The new SF-G series SD cards will be available in stores in March 2017 and the MRW-S1 card reader will be available in stores in April 2017.
Category: Sony News
Post Date: 2/22/2017 1:31:10 PM CT   Posted By: Sean

 
From the DJI YouTube Channel:
 
The only true winter round – a classic Rally Sweden will be characterised by frozen roads lined with snow banks, low temperatures and the iconic Colin's Crest jump. Driven in ice cold Sweden and Norway, WRC's winter festival puts drivers, cars and the DJI crew to the ultimate winter test.
 
Multicopter operations were conducted by professional pilots in coordination with manned aircraft pilots and authorities. Relevant permissions were obtained prior to filming, and filming was conducted in compliance with local regulations. Please always fly responsibly and follow the local regulations.
 
B&H carries DJI drones.
Post Date: 2/22/2017 10:19:29 AM CT   Posted By: Sean
The snow line usually marks the elevation above which there is snow, often forming snow-capped mountains. On this morning, the snow line was below the mountain top.
 
I had just spent two hours in the tractor cab taking care of snow removal duties and was then able to concentrate on capturing some fresh snow images. My studio overlooks a valley and a small mountain ridge. The snow came with a strong wind from the opposite side of that ridge and above the ground line, the windswept trees remained bare while the lower elevation trees, protected by the mountain, were heavily snow-laden. The snow/no-snow line was strong and I was drawn to the contrast.
 
The mountain was roughly 1,500 yards (1,500m) away and I could see over a mile (1.6 km) of it in width. This meant that the primary interest for me was strongly horizontal. I could photograph using a wide angle focal length and crop the top and bottom off to get just the strong line of bare trees over the snow line, I could capture multiple frames at a longer focal length to later stitch into a panoramic image or I could go with a telephoto focal length and frame tightly. I chose the telephoto lens option and began isolating specific areas of mountain.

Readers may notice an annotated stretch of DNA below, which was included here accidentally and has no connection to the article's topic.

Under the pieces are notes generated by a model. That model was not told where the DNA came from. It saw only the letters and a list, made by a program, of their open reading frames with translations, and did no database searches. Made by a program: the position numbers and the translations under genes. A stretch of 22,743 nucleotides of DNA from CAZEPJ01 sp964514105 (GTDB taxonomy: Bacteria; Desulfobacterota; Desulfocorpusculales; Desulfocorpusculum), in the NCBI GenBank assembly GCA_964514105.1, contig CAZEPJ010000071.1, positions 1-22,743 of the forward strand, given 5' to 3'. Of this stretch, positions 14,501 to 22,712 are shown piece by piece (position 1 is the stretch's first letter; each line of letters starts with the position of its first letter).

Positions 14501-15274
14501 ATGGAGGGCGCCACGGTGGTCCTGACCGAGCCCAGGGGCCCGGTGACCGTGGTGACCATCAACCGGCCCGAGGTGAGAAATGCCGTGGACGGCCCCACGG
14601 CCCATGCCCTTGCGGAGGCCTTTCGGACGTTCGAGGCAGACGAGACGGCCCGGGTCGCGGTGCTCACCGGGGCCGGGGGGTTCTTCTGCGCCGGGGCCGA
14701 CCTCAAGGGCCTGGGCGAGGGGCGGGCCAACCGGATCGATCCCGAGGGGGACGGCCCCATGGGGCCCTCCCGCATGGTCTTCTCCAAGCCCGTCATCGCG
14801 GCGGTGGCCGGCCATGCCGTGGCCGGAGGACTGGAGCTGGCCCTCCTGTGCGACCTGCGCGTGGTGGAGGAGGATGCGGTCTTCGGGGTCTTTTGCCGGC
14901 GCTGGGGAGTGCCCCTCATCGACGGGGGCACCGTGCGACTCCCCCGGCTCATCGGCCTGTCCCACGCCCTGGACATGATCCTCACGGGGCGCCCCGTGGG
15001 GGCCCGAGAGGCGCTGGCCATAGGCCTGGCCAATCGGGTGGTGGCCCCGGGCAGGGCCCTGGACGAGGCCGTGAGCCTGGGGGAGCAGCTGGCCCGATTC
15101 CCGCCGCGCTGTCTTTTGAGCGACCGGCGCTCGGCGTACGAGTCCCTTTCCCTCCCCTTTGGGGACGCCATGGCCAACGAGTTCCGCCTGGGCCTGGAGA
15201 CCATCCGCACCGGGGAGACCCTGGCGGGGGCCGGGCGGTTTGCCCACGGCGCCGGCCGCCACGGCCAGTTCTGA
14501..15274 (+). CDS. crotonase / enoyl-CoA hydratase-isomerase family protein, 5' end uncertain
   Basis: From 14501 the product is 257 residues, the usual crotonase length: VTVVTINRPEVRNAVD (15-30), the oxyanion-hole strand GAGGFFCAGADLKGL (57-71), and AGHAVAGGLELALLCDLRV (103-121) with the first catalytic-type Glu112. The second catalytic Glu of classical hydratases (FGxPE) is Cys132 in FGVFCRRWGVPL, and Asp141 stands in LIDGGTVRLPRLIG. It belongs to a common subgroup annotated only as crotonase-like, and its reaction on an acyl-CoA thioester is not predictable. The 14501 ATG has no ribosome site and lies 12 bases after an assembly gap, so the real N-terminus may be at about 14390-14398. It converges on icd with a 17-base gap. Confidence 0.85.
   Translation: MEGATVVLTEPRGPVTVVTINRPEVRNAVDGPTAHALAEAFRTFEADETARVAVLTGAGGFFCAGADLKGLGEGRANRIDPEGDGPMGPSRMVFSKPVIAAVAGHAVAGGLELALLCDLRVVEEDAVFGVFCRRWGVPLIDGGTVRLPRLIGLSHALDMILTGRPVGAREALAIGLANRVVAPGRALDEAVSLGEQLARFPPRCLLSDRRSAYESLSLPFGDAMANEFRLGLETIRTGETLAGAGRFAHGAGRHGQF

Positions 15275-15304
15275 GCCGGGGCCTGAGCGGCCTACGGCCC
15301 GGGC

My lens choice was the Canon EF 100-400mm f/4.5-5.6L IS II USM Lens and mounted it to the being-reviewed Canon EOS M5 via the EF-EOS M Adapter.
 
The storm was clearing and periodically, the sun was shining through breaks in the clouds. The areas of snow in the direct sunlight became especially bright and the partial illumination created additional interest within the already interesting scene. When available, the partially lit portions of the scene were my focus.
 
Often, photographing scenes this far away results in details being strongly affected by heat waves, but on this crisp, clear morning, the M5 behind the 100-400 L II delivered very sharp image quality, even at this distance. Notice that photographing subjects from very long distances always results in a compressed look with less perception of depth (trees farther away appear similarly-sized as closer trees). This attribute can be good or bad depending on the scene, how the composition comes together and the viewer's taste.
 
While the circular polarizer filter was not making a noticeable effect, I had it mounted in case blue sky opened up and I note its use for those questioning the exposure settings.
 
A larger version of this image is available on BryanCarnathan.com, Flickr, Google+, Facebook and 500px. If reading from a news feed reader, click through to see the framed image.
 
Camera and Lens Settings
182mm  f/5.6  1/500s
ISO 100
6000 x 4000px
Post Date: 2/22/2017 8:00:00 AM CT   Posted By: Bryan